The researchers concluded that cancer is a man-made disease because of environmental factors. They found it wasn't until the 17th century that writings about surgery for various types of cancer appeared.
Cancer is the second most common cause of death. Cardiovascular disease is the most common.
But was cancer always a leading cause of death?
In the Middle Ages, infections were rampant. A good example was the Black Death, or The Plague, caused by bacteria. It is estimated that between 25 percent and 50 percent of Europe's population died from The Plague. Heart disease was certainly present in those times. Another common cause of death was hunger and malnutrition.
What about cancer?
In an attempt to determine when cancer first became a health concern, researchers from England studied hundreds of mummies going back 1,000 years. The researchers claimed that the mummification process more than likely would preserve such cancers.
During that time period, they uncovered only one mummy that had cancer. X-ray examinations of mummies from those eras did not demonstrate the presence of cancer. Nor did the available literature at that time mention the presence of cancer.
The researchers concluded that cancer is a man-made disease because of environmental factors.
They found it wasn't until the 17th century that writings about surgery for various types of cancer appeared. The writings show the incidence of cancer increased tremendously during the Industrial Revolution, between the 17th and 18th centuries, giving more credence to cancer being made by man.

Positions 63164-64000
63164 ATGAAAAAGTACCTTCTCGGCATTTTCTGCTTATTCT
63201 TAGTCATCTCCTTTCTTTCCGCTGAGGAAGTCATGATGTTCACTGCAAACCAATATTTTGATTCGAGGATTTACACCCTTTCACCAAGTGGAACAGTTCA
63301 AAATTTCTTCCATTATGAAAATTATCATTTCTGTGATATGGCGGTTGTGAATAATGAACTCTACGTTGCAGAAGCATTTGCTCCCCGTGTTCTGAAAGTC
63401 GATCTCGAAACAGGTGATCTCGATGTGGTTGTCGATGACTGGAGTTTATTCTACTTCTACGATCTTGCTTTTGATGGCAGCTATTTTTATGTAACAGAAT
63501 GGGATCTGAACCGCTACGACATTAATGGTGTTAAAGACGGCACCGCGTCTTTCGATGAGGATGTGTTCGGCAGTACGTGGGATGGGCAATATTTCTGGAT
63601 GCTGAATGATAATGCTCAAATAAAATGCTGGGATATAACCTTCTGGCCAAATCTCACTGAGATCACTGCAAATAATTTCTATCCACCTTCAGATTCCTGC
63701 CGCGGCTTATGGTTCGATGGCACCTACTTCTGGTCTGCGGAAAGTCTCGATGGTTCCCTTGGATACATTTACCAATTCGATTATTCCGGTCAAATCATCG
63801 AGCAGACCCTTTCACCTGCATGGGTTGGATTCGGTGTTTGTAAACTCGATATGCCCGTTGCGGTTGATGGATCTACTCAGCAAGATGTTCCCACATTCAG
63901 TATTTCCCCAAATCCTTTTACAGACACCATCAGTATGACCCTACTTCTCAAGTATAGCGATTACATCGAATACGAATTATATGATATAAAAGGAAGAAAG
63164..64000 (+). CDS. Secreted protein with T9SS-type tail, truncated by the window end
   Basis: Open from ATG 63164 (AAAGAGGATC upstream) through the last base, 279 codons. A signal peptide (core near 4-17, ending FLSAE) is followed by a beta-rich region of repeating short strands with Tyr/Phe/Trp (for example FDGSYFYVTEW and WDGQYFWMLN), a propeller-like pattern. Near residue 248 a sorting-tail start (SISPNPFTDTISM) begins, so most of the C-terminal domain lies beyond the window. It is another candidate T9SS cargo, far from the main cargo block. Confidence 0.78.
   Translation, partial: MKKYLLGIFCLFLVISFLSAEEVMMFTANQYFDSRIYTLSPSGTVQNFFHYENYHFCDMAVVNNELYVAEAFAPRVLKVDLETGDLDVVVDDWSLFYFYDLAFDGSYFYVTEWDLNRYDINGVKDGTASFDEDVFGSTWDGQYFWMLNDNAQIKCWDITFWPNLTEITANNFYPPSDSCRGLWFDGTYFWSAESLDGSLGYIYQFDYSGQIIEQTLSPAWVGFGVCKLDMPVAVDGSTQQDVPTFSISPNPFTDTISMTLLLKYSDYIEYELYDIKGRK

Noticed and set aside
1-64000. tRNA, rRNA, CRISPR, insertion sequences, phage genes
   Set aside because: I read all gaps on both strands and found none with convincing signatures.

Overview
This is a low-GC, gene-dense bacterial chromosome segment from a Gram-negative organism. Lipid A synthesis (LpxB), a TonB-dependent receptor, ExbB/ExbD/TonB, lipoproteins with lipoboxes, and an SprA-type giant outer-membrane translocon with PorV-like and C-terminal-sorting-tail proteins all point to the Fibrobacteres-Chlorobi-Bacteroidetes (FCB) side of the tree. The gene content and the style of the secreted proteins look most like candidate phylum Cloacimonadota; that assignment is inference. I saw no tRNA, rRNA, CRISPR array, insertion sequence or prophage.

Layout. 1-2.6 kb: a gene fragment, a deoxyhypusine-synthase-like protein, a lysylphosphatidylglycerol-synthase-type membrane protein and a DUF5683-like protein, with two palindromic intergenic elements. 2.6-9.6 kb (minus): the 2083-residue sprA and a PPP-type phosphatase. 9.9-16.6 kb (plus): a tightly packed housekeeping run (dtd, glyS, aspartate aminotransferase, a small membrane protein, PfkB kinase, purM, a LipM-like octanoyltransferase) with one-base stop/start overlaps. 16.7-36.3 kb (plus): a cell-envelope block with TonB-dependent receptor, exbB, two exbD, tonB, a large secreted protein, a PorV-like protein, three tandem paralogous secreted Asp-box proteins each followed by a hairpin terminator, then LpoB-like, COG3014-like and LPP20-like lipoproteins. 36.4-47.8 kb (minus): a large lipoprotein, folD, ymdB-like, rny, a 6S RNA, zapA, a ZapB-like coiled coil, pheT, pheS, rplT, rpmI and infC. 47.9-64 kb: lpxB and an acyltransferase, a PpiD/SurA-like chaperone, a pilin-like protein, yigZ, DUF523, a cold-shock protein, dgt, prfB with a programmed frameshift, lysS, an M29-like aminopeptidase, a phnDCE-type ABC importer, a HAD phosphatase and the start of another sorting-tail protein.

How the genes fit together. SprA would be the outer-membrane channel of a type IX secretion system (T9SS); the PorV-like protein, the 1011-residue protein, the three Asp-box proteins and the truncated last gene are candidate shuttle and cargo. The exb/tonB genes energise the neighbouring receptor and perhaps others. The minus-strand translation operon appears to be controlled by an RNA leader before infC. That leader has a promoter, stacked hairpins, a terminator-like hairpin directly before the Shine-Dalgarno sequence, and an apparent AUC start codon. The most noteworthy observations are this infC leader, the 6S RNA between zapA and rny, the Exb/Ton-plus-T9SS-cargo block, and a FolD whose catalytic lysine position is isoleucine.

However, a common cause of skin cancer is sun exposure. The sun, of course, was present in the Middle Ages, which raises the question, “Were melanomas present in the Middle Ages? If they weren’t, why not?”
The many air pollutants we breathe each day were not present centuries ago. Nor were cigarettes or radiation, both carcinogens. And we now know much more about cancer genes.
For example, a person normally has tumor suppressor genes that suppress the growth of cancers. If these suppressor genes are mutated and no longer function, the cancers grow. Other genes can also enhance cell growth. Environmental factors can also cause mutations in genes and this fits into the researchers' theories.
Not everybody believes the fundamental cause of all cancers is environmental. But there is no question that certain environmental factors do cause cancer, and many of them are controllable.
So we need to control the controllable, starting with cleaning up our polluted air.
Dr. Murray Feingold is the physician in chief of The Feingold Center for Children, medical editor of WBZ-TV and WBZ radio, and president of the Genesis Fund. The Genesis Fund is a nonprofit organization that funds the care of children born with birth defects, mental retardation and genetic diseases.